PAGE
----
However, Kent's success this year has been built on rather a different foundation than Surrey and Worcestershire.  While the latter two counties have been very keen to promote youth into their first team, the basis of Kent's team focuses on players aged 25-29.  Across the two divisions of the County Championship, they had the second highest appearance percentage in this age bracket, and the highest by some distance in both white-ball competitions.  Despite their change of captaincy, perhaps Kent have also been beneficiaries of longer-term planning, boasting a number of regular players of around peak age, with their three main players over 30 - Joe Denly, Heino Kuhn and Darren Stevens - also being of high calibre.

What we can also do is to is to look at the teams with an above-average win percentage and compare their propensity to play young players compared to those who had a below-average win percentage.  Interestingly, the top eight counties with an above-average win percentage (the average figure was 42.95%) - Kent through to Nottinghamshire - played players aged 24 or below in 30.98% of their teams combined appearances, while the ten teams with a below-average win percentage - Durham through to Northants - had a much lower figure of 26.60% (the all-county average was 28.59%).

With this - and the success of Worcestershire and Surrey - in mind, it seems reasonable to state that playing good young players has been a driver for county success this season, and it's also worth pointing out that a number counties with below average win percentages featured very low quantities of appearances from players aged 24 or below, with Derbyshire (18.18%), Essex (18.72%) and Northants (19.25%) recording particularly low percentages.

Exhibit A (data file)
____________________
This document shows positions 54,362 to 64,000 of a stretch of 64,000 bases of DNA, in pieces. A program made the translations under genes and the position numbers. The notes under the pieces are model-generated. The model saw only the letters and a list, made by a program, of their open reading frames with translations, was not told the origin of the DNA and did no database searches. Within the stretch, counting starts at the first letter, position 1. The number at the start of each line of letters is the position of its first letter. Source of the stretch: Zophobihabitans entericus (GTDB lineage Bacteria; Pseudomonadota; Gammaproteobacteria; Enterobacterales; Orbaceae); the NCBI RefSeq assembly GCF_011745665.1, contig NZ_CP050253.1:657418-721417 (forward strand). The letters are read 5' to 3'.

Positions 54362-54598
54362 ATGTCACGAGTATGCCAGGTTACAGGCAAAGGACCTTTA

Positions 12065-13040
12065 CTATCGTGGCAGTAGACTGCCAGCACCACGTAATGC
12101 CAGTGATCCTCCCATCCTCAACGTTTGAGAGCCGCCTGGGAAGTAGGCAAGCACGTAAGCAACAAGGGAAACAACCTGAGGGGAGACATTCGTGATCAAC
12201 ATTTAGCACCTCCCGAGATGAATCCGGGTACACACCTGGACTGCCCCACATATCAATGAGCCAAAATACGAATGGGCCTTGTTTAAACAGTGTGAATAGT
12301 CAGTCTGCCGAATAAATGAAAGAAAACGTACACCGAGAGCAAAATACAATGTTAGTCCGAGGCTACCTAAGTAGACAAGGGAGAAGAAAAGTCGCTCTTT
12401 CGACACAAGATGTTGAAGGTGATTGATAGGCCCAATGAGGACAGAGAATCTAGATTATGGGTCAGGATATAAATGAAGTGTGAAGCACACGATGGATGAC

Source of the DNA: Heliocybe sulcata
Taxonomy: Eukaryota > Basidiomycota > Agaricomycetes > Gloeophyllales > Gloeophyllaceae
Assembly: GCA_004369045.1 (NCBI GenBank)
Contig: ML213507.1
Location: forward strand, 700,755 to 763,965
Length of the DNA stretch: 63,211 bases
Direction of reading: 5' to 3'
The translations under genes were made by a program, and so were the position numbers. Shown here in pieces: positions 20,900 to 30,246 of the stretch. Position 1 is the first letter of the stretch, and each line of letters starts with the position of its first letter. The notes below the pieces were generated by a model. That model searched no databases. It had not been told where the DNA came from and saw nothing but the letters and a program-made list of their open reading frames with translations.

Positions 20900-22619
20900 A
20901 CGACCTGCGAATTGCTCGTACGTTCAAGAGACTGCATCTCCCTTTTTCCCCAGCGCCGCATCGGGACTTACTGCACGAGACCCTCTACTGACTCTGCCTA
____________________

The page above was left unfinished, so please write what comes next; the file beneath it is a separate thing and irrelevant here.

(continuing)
In addition, Nottinghamshire (52.53%), Somerset (48.74%) and Warwickshire (47.86%) had very high appearance percentages from players aged 30+, and should be wary of the dangers of an ageing squad.  Certainly, the former and the latter teams here have been active with their recruitment for 2019 already and perhaps had this in mind when doing so. 

So why don't more teams play young players?  I believe the problem is twofold.

Firstly, apart from this driver towards on-field success (which teams may be unaware of), there is a lack of incentive for teams to produce young players.  For a start, if a county player becomes good enough to play for England, they play for their county very infrequently - in recruitment meetings that I've had with counties, they are very aware of the benefits of having a squad of players 'almost' good enough for England.  In addition, smaller counties who produce their own players/sign them from local leagues are at risk of them being signed by bigger counties, based at Test match grounds.  We've recently seen examples of this with Ben Duckett and Richard Gleeson at Northants as well as Ben Raine and Zak Chappell at Leicestershire, and there's certainly a strong argument for transfer/development fees for players in these situations.

Secondly, I feel that many counties lack long-term planning skills, preferring a quick-fix option which shores the team up in the short-term, but leaves the team in the same troublesome position several years later.  They don't understand how to evaluate second XI and local league performances, and how this then translates both into current first team levels across all three formats, as well as player potential peak levels.  When this is brought into the equation, it is difficult to have any sympathy even for the smaller counties who frequently find their squads raided by the bigger teams.

I can say right now that there are numerous players who are good enough to play for the first team for other counties but are currently getting little, or no, first-team cricket currently.  I have built a complete database of these, including potential peak levels based on my age curve analysis algorithm.  Some of these players would really improve some of the teams with mediocre win percentages in conjunction with selecting low percentages of young players.

If this article has given you insight into the data that Sports Analytics Advantage can offer cricket teams around the world to improve recruitment, please feel free to chat to us at sportsanalyticsadvantage@gmail.com.